What Kids Are – Or Aren’t – Reading

Posted: June 12, 2013 in Uncategorized
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This article from NPR bugged me, and it took me a little bit to figure out exactly why. I actually agree with a lot of it: Reading begets reading. We need more classics in the classroom. I agree that general school standards have dropped, and that Americans are not as literate as we were in the past. (When reading Destiny of the Republic, I couldn’t stop marveling how eloquent the excerpts of documents and speeches from the 1800s were).  Going by the comments, the article annoyed a lot of my colleagues as well. Just reading through the piece made me not want to read, and I had just a minute before been contemplating putting together a personal Summer Reading list.

One of my problems is the standards over which people are clutching their pearls. “Vocabulary and sentence complexity,” which Accelerated Reader uses to rank books, are not the only factors in making a novel complex. According to Accelerated Reader, Hank the Cowdog has a book level of 4.5. Captain Underpants and the Attack of the Talking Toilets has a 4.7. Ernest Hemingway’s The Sun Also Rises has a level of 4.4. Length is also a factor for Accelerated Reader, and just as superficial.

The value of a book is not just in its vocabulary, but the content, the characters, and the way it’s structured, all of which are harder to create metrics for. What character resonates with a particular child cannot be measured, but will certainly impact that child more than a book forced on them with a higher reading level, or a longer book. I can think of a long list of books that I love dearly – classic and modern – that when I’ve extolled their virtues to someone else, I’ve heard “Ugh, I hated that!” in reply. It doesn’t matter how well the books were written, what arching, wonderful themes they had, how inspiring their characters were and how they felt like real people – if the person didn’t like the book, those values didn’t land. Or at least not as strongly.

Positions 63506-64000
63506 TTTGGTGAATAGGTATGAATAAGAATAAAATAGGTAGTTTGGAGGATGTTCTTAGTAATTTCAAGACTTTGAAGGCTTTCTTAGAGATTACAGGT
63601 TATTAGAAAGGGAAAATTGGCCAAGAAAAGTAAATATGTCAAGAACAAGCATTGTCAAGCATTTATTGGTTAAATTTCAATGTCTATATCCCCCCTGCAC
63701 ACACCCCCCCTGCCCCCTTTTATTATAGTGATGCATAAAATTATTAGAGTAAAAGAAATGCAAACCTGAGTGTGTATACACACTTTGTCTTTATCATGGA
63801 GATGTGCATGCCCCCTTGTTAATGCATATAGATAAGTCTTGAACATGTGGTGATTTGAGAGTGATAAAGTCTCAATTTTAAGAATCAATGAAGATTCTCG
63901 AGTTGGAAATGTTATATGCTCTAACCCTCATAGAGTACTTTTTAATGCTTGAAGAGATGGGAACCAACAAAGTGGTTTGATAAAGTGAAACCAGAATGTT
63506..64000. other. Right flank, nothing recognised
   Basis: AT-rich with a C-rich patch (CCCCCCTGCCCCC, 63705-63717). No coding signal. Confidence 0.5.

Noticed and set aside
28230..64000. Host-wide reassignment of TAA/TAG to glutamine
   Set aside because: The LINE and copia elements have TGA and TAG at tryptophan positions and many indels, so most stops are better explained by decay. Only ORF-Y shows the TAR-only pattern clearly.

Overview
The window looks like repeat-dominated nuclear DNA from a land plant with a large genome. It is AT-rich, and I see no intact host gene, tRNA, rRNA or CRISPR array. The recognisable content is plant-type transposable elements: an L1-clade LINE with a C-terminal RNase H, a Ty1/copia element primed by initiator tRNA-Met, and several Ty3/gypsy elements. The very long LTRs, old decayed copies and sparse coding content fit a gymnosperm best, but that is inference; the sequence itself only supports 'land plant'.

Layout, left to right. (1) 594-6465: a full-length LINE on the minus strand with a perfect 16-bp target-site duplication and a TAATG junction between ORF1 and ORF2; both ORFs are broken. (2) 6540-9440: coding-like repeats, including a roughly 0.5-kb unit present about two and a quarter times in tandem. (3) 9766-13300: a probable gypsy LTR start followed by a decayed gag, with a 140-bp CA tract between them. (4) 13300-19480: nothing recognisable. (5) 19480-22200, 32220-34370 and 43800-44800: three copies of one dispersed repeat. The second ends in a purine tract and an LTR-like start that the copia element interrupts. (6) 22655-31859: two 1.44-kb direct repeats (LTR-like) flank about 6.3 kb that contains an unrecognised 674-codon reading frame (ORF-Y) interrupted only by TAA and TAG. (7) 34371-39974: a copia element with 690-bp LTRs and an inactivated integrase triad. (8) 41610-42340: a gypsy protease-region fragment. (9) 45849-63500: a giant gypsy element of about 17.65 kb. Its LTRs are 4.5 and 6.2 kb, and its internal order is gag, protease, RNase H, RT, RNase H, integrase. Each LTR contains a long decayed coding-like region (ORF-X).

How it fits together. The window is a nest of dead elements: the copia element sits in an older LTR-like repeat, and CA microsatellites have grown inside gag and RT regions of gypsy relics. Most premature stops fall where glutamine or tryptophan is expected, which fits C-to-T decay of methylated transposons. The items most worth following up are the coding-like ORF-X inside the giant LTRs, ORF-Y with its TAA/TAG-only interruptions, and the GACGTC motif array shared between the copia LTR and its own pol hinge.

Which leads me to my next nitpick: I also disagree that out of school reading should be contrary to someone’s taste. Why shouldn’t students read science fiction or fantasy for fun, if that’s what they like? Just recently, I was listening to a podcast with new author Justin Lee, in which he talked about rediscovering as an adult that he was a reader. For him, “reading” became connected to “forced to read,” especially forced to things that he didn’t care for. Most students leave school with this lingering distaste for reading: even I had it, and I read widely for pleasure all through school and college. The school reading experience also transfers for some people to a feeling the “have” to finish a book once they’ve started, even if they hate it. That mentality adds to the disinclination to pick up a book in the first place.

While a solid knowledge of classical literature and concepts is essential to a rounded education, and I think children should be required to read complex and challenging books, I also think more teachers should have self-guided reading lists and stress the option of moving to another book if you don’t care for the one you are reading. Allowing students the autonomy to choose things that appeal to them will help create readers over the long-term.

Reading shouldn’t be a chore. Some books might be, but reading is fun, absorbing, thought-provoking and healthy. If more children find  that out, we’ll have more readers.

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Comments
  1. […] Infographic of the day: GoodReads tries to figure out what makes you put down a book halfway through. (A practice I am in favor of.) […]

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